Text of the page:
Mumbai News

Juhu bungalow: Bombay High Court questions BMC’s readiness to consider Rane’s 2nd regularisation plea – The Indian Express

The Bombay High Court on Tuesday questioned the no objection from the BMC to consider a second application filed by a company owned by Union Minister and BJP leader Narayan Rane, seeking to regularise alleged unauthorised structures at his eight-storey bungalow in Juhu, after the civic body had rejected a first application in this regard.

In June, the BMC had rejected an application for regularisation by Rane’s company, a decision the HC had accepted after the company had approached the court.

After the BMC informed the court that there is no bar on considering a second regularisation application filed by Rane’s company, the HC asked to what extent it can allow regularisation of constructions in Mumbai.

A division bench of Justice R D Dhanuka and Justice Kamal R Khata asked, “Does the order passed by this court has no sanctity? Is the corporation above the High Court? Again, we will pass some order and again you will take a different stand. It will be endless otherwise. Now, this is your stand, we will have to examine it.”

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Notably, the Uddhav Thackeray-led MVA government was in power in Maharashtra when the first application was rejected by the BMC. The Thackeray government collapsed in the last week of June following a rebellion by Eknath Shinde, the current chief minister.

On June 23, the HC had dismissed a plea filed by Kaalkaa Real Estates Limited, a firm owned by Rane and his family, which challenged the BMC’s order that had refused permission to retain the bungalow with its alleged unauthorised structures. On July 25, the HC had directed the BMC not to take action against the bungalow till further orders and also asked the minister to not carry out further constructions till August 23.

As per the firm’s plea, the architect had filed a new application for regularisation in view of the Development Control and Promotion Regulations (DCPR), 2034, considering the floor space index (FSI) of the entire plot, as was originally factored for granting the first permission to get an Occupation Certificate. The firm said the same was not part of the first application.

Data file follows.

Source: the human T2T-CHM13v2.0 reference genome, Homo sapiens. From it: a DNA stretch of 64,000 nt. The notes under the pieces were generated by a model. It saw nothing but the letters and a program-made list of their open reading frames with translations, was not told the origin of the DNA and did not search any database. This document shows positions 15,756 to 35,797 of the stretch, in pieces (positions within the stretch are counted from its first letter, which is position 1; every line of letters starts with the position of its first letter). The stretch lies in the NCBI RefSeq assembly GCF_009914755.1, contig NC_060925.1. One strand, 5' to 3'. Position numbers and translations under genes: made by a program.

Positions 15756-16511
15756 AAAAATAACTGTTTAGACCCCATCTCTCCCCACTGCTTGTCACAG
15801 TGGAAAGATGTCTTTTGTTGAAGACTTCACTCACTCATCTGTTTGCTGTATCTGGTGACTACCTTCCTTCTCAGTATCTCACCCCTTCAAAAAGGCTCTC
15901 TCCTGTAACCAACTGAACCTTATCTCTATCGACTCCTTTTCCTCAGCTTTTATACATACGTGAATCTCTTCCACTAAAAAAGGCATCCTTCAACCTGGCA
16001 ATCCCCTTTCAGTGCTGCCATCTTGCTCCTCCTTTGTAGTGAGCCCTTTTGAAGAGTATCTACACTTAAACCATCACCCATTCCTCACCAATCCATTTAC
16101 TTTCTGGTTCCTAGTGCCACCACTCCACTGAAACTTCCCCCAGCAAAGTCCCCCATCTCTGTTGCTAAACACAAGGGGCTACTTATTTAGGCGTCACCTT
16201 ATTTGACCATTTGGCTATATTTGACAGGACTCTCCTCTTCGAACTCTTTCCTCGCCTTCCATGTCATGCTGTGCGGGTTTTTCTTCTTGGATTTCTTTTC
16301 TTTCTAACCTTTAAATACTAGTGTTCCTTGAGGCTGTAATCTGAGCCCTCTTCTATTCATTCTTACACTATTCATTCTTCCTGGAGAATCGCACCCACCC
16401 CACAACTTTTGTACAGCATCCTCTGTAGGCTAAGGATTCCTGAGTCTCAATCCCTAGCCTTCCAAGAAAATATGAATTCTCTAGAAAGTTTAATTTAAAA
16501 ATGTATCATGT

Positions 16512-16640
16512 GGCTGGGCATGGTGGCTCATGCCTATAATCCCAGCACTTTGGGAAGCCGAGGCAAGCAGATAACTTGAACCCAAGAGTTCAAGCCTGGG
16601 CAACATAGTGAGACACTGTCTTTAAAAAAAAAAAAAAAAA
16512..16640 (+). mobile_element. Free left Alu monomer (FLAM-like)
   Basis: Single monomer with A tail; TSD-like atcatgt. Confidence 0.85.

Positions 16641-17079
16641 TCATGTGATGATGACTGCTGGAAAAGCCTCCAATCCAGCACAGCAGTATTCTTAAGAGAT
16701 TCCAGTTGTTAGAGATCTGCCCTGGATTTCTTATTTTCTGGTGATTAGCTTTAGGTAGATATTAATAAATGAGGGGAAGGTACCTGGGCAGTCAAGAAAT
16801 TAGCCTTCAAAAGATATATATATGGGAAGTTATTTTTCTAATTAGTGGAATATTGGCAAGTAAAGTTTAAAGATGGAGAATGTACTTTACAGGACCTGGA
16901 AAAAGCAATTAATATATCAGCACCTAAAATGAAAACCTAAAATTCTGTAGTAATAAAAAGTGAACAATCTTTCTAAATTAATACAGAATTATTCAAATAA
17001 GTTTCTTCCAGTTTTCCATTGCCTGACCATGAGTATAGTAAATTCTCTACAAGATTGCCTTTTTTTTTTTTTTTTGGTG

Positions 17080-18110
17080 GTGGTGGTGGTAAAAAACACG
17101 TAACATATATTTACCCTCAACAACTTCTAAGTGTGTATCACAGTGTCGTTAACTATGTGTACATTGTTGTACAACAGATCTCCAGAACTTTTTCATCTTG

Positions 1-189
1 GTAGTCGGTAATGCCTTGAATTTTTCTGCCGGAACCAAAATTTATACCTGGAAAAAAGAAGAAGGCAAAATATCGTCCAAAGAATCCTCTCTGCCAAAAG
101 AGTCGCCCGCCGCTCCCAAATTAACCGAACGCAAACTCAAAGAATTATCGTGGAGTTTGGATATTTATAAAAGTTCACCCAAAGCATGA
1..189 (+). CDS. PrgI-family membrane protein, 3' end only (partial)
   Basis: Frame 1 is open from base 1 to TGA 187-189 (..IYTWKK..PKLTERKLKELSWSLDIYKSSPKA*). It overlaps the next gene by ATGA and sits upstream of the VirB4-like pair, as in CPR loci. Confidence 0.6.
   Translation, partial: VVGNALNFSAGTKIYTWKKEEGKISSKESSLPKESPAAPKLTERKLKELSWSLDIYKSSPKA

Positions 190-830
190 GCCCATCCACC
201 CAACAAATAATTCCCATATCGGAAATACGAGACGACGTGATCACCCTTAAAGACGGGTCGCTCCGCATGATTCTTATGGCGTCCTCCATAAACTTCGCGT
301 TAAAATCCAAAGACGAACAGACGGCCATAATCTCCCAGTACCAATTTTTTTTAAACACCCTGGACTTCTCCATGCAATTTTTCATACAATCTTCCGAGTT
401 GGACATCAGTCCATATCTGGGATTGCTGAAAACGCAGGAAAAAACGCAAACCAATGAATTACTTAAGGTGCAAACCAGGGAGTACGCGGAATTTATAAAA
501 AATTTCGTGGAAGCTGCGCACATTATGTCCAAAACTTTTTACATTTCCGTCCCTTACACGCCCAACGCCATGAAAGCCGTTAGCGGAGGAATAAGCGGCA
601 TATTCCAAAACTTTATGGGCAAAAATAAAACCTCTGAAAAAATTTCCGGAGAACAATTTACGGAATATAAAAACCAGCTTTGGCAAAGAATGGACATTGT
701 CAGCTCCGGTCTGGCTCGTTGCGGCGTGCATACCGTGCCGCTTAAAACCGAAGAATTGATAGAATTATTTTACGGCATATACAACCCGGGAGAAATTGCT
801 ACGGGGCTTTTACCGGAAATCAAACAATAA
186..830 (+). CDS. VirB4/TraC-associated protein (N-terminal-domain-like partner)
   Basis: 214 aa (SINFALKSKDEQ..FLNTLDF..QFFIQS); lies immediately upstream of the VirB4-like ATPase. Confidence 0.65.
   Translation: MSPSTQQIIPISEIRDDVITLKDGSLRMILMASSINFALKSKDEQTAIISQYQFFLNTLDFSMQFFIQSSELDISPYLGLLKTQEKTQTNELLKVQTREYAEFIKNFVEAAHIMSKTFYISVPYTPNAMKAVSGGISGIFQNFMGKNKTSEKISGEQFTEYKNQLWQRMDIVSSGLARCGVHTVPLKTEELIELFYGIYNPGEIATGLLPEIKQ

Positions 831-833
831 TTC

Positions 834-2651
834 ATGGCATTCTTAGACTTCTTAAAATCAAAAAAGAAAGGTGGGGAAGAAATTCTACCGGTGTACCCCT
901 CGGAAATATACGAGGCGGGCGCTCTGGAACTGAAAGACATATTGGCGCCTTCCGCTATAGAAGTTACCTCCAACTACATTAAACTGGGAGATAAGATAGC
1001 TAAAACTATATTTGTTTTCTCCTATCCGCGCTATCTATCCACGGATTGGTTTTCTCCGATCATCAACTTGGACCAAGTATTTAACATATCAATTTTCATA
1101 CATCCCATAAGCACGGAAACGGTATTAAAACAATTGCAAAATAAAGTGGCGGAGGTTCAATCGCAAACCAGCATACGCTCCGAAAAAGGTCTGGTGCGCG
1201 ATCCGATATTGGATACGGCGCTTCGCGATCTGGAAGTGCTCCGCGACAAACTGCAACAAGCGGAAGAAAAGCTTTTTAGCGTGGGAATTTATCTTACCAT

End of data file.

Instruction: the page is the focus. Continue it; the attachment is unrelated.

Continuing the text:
The BMC told the court that the second application can be considered under the new DCPR-2034 and there was no restriction on submitting a proposal for regularisation of the existing building once the earlier proposal was rejected.

Senior advocate Anil Sakhare said that the second application “is not disturbing BMC’s earlier decision” and the civic body’s concerned authority can deliberate if such regularisation is permissible.

The BMC’s affidavit specified that while additional FSI can be claimed by paying a premium to the state, additional TDR can be purchased from the market. Advocate Shardul Singh, representing the firm, assured HC that it would pay the premium and give requisite undertakings for regularisation within 60 days.


The HC asked BMC, “If a party buys a plot of land in Mumbai, can he/she construct a 100-storey building without going to BMC and then wait for permissions to come and then satisfy the corporation to that extent? Can they just pay the corporation the premium and get it done? Is it the purpose of regularisation?”

“Since there is no opposition as per BMC affidavit, we will analyse to what extent the regularisation can be allowed,” Justice Dhanuka said.